Leadership and commitment
Leleath Bailey used to love going to the Kiwanis Club’s annual convention in Massachusetts.
A self-described “people person”, she enjoyed making friends however this year she was a little hesitant.
“With the pandemic, I said I am not going,” she said.
But her daughter, Kimberley Cann, insisted and in August Ms Bailey made the trip to Leominster where she was surprised with the Outstanding Lt Governor Award.
She received it for attending every single one of the virtual workshops the Kiwanis Club has held since March 2020.
“When the pandemic struck, the New England and Bermuda districts put on educational workshops for members to attend,” she said. “They were on different topics – clubs and volunteering and that sort of thing. I attended each meeting. When I am committed to something I keep my attendance up. I did not know I was being monitored.
“When my name was called I could not believe it. It took me a little while to get up out of my seat.”
Ms Bailey first held the position of Lt Governor in 2006. She was elected again this year and hopes to run next year.
“After that won’t be able to run again,” she said.
She is responsible for the Kiwanis Club of St George and for her club, the Kiwanis Club of Hamilton.
“Previously, we had one in Somerset and I am trying to reactivate that one if we can,” she said.
Ms Bailey, who helped found Kiwanis Club leadership programmes at CedarBridge Academy and the Berkeley Institute, joined the organisation in 2002.
“I had been abroad and when I arrived at the airport the past Lt Governor, Harrison Simons, approached me and invited me to a meeting.”
One of the things she loves is the group’s hands-on nature. Their motto is “serving the children of the world”. In Bermuda, the club’s signature project is Teen Haven, the residential programme in Devonshire that offers assistance to homeless pregnant teenagers and young mothers and their children.
“We do fundraising for Teen Haven,” she said. “But we don’t just take whatever we have there and leave it. We spend time with the clients and the children. We play games with them. They enjoy that. We have meals with them.”
Ms Bailey grew up on East Shore Road, Sandys.
Her mother, Gloria Ball, worked at Triminghams for many years.
“I think I got my love for people from her,” she said.
Ms Bailey has seven brothers and sisters, all who came along after she turned 13.
After attending West End Primary School, Sandys Secondary School and the Sixth Form Centre, she worked as a secretary in the civil service for most of her career. She was also heavily involved with the Bermuda Public Services Union.
She was asked to join on her first day of work with the Public Works Department, in 1969.
“I joined really out of curiosity,” Ms Bailey said. “Mrs Betty Hunt, who worked in the Executive Council, the forerunner for the Cabinet Office, came up the steps from the second floor and handed me a membership form.
“I signed it because I felt this was something that I would like to do, not only because my rights as a worker would be protected but also it gave me a chance to help others. So I attended meetings to become conversant with the guidelines and before long I became a shop steward and worked my way up the ladder to become president from 1994 to 1998.”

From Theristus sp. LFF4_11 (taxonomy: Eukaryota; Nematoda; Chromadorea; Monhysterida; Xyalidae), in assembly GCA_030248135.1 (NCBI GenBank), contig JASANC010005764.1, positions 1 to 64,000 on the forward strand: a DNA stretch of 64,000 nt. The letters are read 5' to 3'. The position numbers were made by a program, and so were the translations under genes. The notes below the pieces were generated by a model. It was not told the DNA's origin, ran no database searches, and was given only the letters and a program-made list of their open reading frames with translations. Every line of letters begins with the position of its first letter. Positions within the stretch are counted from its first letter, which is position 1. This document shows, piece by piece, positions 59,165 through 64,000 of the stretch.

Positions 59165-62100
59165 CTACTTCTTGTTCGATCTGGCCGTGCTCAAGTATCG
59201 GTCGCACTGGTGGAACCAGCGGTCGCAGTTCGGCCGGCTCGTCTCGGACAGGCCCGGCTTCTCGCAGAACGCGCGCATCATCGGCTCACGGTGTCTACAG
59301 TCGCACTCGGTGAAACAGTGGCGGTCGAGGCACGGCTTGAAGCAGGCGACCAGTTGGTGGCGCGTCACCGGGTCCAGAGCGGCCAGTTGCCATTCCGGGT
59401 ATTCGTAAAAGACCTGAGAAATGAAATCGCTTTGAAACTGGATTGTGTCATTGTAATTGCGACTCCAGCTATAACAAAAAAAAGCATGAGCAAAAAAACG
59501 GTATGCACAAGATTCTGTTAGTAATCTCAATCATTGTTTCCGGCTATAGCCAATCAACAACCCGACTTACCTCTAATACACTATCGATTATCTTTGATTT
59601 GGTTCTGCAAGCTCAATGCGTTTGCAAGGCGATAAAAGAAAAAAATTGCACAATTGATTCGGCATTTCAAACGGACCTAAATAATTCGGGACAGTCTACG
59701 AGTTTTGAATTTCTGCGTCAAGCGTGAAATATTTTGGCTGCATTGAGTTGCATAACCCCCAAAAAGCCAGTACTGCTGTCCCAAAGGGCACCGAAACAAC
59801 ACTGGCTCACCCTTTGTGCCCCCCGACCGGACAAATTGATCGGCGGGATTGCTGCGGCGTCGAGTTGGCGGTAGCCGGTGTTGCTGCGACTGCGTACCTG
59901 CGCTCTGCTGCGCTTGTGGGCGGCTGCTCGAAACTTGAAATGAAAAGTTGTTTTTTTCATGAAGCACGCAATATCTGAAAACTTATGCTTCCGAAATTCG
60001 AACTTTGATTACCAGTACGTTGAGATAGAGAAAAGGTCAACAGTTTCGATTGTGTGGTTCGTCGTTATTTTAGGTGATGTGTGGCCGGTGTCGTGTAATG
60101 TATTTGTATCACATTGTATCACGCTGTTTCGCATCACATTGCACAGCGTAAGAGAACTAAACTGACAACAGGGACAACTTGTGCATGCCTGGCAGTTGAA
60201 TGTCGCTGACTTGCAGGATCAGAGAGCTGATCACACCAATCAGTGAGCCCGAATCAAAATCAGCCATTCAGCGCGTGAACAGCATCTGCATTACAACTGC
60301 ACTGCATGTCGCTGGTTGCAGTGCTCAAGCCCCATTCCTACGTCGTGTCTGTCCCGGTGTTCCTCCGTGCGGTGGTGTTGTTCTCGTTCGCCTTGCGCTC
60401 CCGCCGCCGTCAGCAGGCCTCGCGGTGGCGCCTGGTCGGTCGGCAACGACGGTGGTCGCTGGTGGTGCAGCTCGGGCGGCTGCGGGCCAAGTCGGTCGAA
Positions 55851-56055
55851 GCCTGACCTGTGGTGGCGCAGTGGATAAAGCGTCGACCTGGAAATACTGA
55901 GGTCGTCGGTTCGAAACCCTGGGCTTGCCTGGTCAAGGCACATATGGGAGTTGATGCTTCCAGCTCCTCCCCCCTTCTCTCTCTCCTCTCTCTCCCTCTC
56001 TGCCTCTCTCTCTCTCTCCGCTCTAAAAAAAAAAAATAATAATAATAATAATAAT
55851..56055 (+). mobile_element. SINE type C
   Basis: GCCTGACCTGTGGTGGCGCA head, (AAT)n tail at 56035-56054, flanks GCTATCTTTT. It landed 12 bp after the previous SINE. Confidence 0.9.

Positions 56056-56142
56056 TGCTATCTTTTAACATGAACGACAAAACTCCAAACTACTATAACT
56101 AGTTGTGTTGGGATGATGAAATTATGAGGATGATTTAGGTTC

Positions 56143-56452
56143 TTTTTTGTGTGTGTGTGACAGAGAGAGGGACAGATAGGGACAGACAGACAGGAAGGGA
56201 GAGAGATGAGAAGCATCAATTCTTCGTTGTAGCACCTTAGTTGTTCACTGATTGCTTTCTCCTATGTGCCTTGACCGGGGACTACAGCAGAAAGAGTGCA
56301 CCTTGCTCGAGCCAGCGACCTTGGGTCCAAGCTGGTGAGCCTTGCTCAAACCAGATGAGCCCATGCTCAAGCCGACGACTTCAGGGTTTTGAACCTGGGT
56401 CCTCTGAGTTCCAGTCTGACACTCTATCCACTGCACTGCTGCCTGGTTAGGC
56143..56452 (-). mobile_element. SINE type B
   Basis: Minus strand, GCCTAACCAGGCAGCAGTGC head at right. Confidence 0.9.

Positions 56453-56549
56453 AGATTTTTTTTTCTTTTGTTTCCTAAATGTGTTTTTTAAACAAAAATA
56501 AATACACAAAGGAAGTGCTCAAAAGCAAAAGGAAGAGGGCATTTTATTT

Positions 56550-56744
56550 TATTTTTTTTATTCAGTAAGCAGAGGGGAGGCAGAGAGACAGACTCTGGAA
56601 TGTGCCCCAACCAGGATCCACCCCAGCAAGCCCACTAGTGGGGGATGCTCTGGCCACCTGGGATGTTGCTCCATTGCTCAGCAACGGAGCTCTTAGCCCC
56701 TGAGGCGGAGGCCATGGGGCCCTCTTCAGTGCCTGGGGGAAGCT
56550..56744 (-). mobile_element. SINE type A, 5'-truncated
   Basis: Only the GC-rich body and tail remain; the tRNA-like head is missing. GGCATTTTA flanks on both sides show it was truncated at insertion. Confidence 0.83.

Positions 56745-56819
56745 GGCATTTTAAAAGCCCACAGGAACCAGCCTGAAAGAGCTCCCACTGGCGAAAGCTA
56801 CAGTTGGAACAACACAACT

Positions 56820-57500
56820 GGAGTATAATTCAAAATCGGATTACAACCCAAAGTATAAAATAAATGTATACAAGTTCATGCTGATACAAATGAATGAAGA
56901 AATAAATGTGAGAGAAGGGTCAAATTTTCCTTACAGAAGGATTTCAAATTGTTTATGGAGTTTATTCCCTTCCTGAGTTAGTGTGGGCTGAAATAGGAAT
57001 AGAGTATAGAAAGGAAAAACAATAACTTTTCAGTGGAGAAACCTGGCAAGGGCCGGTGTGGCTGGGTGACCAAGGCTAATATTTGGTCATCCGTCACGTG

She said it was a good experience largely because of the work put in by the general secretary, Eugene Blakeney.
“Being I was working as a civil servant, I could not really get involved in the political side of things. The general secretary would take that lead. I was happy to have him to work with. He brought a lot of experience to the table.
“I liked to go to different departments and meet with shop stewards. I was trying to stop grievances before they escalated.”
The position required a lot of travel around Bermuda, talking with the union’s various members.
She remembered how in 1973, the civil service went on strike following Government's refusal to implement an arbitration ruling on wages. At the end of it, the civil servants walked away with a 13.5 per cent pay increase.
“It was led by the first female president Verbena Daniels,” she said. “The chief negotiator, Simon Fraser, who was a part-time worker, fled the island in the midst of the strike leaving the president and association in the lurch, but other officers and heads of department stepped in to assist.”
Over the years Ms Bailey worked in a number of government departments. At the end of her career she was working in the Parliamentary Registry’s Office as the registration officer.
“I most enjoyed that department,” she said. “I did the registrations; I took the photographs for elections … that sort of thing.”
She was disappointed when she was forced to retire at 65 as she felt she still had a lot to give.
Her work with the Kiwanis Club kept her occupied. She was also a coach with the Mirrors programme for several years. At present she’s focused on organising the Kiwanis Club’s 50th anniversary celebrations for September 18.
“We were planning on having a banquet but with all the pandemic regulations we can’t do that. Now I am trying to figure out something we can do.”
In addition to her daughter Ms Bailey has two sons, Kevin and Anthony, six grandchildren and seven great grandchildren.
“I have two more great grandchildren on the way,” she said. “I am most proud that the Lord has allowed me to live this long that I can continue to help others as much as possible and to try to keep good health and strength to carry on for the future.”
In 2017 Ms Bailey received the Queens Certificate and Badge Honour for her service to the community.
Lifestyle profiles the island’s senior citizens every Wednesday. Contact Jessie Moniz Hardy on 278-0150 or email@example.com with the full name and contact details and the reason you are suggesting them